William Henry Fox Talbot: Father of Modern Photography

Swann’s October 22 Photographs auction offers several salted paper prints by William Henry Fox Talbot, which date from the early days of photography. Depicted in lush brown tones and compelling detail are vegetation-rich landscapes of Scotland, a delicate filigree of lace, the serene complexion of Talbot’s own daughter, and outdoor laborers at work. Deftly composed, each image speaks to Talbot’s refined aesthetic and his acute interest in the effects of light on paper.

Above left: Untitled (lace), salted paper print after a photogenic drawing, circa 1845 (estimate $6,000 to $9,000)

Select group of 5 elegant photographs represented in “Sun Pictures in Scotland”,
salted paper prints from calotype negatives, 1844 ($18,000 to $22,000)


1839 is often given as the year of photography’s invention, but Talbot’s experiments and discoveries related to photogenic drawing and the calotype began in 1834. Inspired by the camera lucida, his first photographs were made using a method of photogenic drawing that had been previously identified (most notably by Thomas Wedgewood), but his knowledge of other practitioners appears to have been limited. At its most basic, this process involved placing objects (often botanical specimens or pieces of lace) on sensitized paper in the sun. The relationship between light and the resulting shadow of an object fascinated the scientist. Talbot refined the chemicals used to sensitize the paper and created methods for fixing the image. Within 18 months of his initial experiments, he had grasped how to make these drawings permanent and, more importantly, developed the negative/positive process. Talbot’s calotype became the foundation for modern photographic practices.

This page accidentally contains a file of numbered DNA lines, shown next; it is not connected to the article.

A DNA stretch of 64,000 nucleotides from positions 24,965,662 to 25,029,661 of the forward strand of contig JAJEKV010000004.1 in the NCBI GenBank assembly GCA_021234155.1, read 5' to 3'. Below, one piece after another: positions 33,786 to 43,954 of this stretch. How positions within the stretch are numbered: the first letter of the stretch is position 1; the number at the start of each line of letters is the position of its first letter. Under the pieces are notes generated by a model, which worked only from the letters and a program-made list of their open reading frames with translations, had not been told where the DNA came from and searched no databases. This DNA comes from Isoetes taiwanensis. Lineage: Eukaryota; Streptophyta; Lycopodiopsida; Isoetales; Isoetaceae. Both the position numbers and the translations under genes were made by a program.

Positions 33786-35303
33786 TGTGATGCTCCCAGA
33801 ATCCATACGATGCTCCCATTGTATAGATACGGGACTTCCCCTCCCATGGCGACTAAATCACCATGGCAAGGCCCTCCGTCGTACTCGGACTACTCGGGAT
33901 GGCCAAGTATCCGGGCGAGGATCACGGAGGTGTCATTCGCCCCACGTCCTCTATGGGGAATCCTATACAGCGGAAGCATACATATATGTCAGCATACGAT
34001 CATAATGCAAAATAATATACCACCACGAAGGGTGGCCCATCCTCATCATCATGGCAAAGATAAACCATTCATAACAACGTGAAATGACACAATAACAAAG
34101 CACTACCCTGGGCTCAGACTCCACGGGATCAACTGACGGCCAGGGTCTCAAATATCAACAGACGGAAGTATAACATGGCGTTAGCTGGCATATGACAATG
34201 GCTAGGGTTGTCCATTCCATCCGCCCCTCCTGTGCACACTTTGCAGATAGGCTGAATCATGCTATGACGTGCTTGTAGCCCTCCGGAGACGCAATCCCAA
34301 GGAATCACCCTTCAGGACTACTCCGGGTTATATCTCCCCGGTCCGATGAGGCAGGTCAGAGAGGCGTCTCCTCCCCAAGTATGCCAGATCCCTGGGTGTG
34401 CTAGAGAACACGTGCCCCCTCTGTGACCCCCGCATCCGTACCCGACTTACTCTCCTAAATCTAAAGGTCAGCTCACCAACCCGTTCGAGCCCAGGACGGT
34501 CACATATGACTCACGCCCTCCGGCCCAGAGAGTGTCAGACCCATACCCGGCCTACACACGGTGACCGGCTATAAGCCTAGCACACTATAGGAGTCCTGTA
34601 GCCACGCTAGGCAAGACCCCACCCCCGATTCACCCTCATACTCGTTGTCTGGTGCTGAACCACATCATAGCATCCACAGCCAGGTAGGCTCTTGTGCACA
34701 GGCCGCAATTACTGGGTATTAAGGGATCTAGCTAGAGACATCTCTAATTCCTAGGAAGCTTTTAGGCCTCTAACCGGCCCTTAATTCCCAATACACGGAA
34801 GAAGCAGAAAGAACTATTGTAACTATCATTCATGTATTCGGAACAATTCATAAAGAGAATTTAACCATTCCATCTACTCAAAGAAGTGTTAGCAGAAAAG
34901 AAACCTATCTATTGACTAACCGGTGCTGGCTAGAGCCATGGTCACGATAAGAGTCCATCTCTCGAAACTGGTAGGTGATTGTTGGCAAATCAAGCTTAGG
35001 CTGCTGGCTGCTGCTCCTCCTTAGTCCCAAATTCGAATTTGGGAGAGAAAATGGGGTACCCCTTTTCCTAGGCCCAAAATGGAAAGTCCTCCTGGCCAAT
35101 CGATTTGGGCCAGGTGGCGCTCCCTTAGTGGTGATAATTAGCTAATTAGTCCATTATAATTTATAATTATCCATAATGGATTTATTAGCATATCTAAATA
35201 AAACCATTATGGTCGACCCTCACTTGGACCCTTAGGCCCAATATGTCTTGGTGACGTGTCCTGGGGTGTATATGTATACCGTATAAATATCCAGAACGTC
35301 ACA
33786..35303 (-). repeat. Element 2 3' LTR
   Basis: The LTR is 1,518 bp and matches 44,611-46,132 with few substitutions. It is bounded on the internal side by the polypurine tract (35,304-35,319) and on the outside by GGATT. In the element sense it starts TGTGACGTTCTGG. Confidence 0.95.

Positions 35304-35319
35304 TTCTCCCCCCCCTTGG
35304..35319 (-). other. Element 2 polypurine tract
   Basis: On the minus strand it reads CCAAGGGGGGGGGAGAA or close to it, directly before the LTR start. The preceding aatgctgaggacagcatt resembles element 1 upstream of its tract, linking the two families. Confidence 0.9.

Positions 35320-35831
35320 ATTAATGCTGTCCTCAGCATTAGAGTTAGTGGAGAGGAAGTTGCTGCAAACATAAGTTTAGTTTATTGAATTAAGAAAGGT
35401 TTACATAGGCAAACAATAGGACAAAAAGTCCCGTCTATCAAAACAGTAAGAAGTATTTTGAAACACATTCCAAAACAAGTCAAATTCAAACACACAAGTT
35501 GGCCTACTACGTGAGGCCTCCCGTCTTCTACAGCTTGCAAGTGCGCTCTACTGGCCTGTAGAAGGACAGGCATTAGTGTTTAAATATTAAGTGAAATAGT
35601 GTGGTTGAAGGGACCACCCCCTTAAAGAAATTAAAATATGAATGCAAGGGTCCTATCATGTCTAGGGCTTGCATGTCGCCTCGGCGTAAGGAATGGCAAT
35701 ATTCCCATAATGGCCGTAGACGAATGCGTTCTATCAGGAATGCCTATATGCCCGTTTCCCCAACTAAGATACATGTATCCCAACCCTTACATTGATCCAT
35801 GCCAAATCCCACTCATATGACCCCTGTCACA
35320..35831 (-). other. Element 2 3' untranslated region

Above right: Portrait of Talbot’s daughter Ela, salted paper print from a calotype negative, early 1840s ($3,000 to $4,500)

Talbot’s name appears alongside Louis Daguerre as a pioneering inventor. But, in his day, Talbot’s discoveries using paper and light were overshadowed by his French contemporary’s silver-coated copper plate. Today, however, Talbot’s elegant body of work foreshadows the rise of modernism, and recognition of the photograph as an authentic art form.